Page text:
Professional Home Staging and Photography Blog: The Daily Mortgage Interest Rate Lock Advisory - August 20, 2008

The Daily Mortgage Interest Rate Lock Advisory - August 20, 2008

My Lock Advice for Today:

If I were considering financing/refinancing a home, I would...

  • Float if my closing was taking place within 7 days
  • Float if my closing was taking place within 8 and 20 days
  • Float if my closing was taking place between 21 and 60 days
  • Float if my closing was taking place over 60 days from now

This is only my opinion of what I would do if I were financing a home. It is only an opinion and cannot be guaranteed to be in the best interest of all/any other borrowers.

Interest rates are based on numerous economic, financial and credit based factors that adjust daily. In addition, lenders can vary on qualification criteria from program to program. If you like the rate today, the safe bet is to lock. Even if rates improve, they wouldn't improve enough in the short term to make you cry about it. But if you are an ardent market bear, and accept the risk of negative mortgage headlines, and believe the economy will just get more bad news next week, and you have the money to risk, you may benefit from floating. Just remember, it always seems more painful to have not locked when you should have as opposed to locking and then watching rates get a little better.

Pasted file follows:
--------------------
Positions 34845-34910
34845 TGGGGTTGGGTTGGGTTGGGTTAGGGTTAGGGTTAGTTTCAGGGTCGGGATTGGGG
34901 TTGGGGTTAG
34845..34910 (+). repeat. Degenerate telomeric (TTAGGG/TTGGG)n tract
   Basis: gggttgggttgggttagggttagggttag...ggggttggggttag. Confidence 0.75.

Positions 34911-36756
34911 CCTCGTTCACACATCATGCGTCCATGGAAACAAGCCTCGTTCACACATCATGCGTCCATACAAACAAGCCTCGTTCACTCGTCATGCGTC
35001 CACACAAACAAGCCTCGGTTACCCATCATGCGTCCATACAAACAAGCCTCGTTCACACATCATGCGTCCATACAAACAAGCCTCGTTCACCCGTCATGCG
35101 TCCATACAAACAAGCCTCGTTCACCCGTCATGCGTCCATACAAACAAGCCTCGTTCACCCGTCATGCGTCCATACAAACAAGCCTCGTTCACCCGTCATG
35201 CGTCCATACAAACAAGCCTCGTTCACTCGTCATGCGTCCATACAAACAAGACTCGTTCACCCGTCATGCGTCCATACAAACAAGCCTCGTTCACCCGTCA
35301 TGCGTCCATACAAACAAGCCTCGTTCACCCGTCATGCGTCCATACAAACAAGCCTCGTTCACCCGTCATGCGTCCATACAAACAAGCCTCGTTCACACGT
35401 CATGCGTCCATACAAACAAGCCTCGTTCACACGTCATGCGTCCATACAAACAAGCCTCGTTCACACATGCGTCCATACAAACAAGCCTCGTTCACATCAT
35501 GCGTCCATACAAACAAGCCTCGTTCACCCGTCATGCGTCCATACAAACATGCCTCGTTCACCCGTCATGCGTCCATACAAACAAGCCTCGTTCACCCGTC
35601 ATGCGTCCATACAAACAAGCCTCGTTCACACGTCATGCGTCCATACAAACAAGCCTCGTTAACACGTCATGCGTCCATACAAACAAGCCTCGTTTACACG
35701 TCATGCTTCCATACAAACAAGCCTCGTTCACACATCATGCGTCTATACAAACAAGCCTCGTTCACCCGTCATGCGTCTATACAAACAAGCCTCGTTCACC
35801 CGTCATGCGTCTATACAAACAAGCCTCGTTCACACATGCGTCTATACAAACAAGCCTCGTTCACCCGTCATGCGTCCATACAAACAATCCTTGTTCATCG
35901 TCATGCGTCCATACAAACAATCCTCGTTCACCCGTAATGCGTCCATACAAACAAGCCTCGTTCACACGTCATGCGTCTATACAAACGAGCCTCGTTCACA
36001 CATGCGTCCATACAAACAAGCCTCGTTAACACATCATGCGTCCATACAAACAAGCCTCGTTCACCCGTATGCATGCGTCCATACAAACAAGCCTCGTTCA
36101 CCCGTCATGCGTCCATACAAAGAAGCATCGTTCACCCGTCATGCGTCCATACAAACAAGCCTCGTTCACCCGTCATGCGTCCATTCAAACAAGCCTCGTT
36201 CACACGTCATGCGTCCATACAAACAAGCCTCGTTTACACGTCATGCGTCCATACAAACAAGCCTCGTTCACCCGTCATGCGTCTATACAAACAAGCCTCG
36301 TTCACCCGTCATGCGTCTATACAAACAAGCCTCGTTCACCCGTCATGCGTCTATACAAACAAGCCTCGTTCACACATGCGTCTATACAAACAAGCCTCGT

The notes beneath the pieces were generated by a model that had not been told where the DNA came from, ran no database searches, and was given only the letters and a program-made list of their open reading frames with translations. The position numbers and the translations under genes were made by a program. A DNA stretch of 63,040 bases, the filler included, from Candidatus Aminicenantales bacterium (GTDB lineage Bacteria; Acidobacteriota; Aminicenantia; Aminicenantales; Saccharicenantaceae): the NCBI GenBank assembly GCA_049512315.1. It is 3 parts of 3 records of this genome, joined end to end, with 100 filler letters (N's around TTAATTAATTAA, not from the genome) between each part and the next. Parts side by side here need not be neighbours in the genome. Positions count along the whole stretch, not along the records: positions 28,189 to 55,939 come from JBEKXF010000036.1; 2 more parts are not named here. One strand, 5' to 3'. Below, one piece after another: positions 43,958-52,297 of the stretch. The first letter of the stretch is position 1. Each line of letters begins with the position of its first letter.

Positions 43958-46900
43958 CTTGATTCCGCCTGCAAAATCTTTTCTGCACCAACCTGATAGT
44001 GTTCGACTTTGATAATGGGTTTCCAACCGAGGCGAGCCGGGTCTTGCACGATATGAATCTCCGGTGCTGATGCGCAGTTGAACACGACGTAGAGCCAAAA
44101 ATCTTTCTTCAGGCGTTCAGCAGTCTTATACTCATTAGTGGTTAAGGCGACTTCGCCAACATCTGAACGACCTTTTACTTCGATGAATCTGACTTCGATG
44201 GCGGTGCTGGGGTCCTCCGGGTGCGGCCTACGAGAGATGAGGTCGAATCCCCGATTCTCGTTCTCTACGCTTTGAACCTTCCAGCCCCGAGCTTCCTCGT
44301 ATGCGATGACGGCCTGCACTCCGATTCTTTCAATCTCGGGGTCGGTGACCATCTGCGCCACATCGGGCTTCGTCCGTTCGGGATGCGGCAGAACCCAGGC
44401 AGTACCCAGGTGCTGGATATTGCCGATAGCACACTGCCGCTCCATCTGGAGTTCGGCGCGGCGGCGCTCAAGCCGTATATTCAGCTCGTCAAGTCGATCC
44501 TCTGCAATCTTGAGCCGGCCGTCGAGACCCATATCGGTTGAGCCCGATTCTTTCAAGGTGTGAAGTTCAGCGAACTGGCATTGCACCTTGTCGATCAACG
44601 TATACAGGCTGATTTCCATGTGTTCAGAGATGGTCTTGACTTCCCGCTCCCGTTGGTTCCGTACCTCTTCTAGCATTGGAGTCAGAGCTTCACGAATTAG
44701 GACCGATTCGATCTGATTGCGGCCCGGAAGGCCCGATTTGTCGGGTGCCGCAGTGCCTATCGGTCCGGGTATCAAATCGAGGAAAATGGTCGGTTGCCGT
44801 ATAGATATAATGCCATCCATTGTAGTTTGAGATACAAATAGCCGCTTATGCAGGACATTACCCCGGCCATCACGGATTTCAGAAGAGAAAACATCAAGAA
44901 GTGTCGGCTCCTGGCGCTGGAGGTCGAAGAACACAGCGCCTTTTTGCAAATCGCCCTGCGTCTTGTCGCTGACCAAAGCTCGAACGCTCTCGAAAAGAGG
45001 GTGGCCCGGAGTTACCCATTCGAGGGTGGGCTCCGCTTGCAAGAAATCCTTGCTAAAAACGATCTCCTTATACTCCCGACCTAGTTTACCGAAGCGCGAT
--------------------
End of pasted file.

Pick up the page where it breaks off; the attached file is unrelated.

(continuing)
East Bridgewater, MA 02333
Phone: (508) 443-1332

Lew Corcoran, ASP®, IAHSP, IAHSP-CB
Accredited Home Staging Professional
Professional Real Estate Photographer

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Comment balloon 2 commentsLew Corcoran, ASP® • August 20 2008 04:54PM

Comments

seems like rates are headed downward. has the market factored in rate cuts by the fed?

Posted by James Wexler (wexzilla.com) about 10 years ago

 

Mortgage interest rates are not directly influenced by or tied to the federal discount rate. The discount rate is the interest rate on secured overnight borrowing by depository institutions. Thus, any change in the short-term discount rate most likely will not affect interest rates on long-term mortgages.

Rate Relationships 2005 - 2008. Source: HSH.com

The primary conventional mortgage rate is a market-determined interest rate for long-term residential mortgage loans. 30 year mortgage rates are largely affected by supply and demand of funds available for long term loans and the anticipated inflation rate. When inflation heats up, bond traders demand higher long term rates. This drives the price of bonds down which in turn drives long term mortgage interest rates up.

One reason mortgage rates have dropped a bit this week is the comments made by Richmond Federal Reserve President Jeffrey Lacker on August 19th. "U.S. inflation will likely cool in the near future, despite recent data suggesting prices rose at a blistering pace in July," Richmond Federal Reserve President Jeffrey Lacker said on Tuesday. "I expected overall inflation will moderate in the coming months."

Posted by Lew Corcoran, ASP®, Home Stager & Real Estate Photographer (Scena Home Staging & Decora Photography) about 10 years ago

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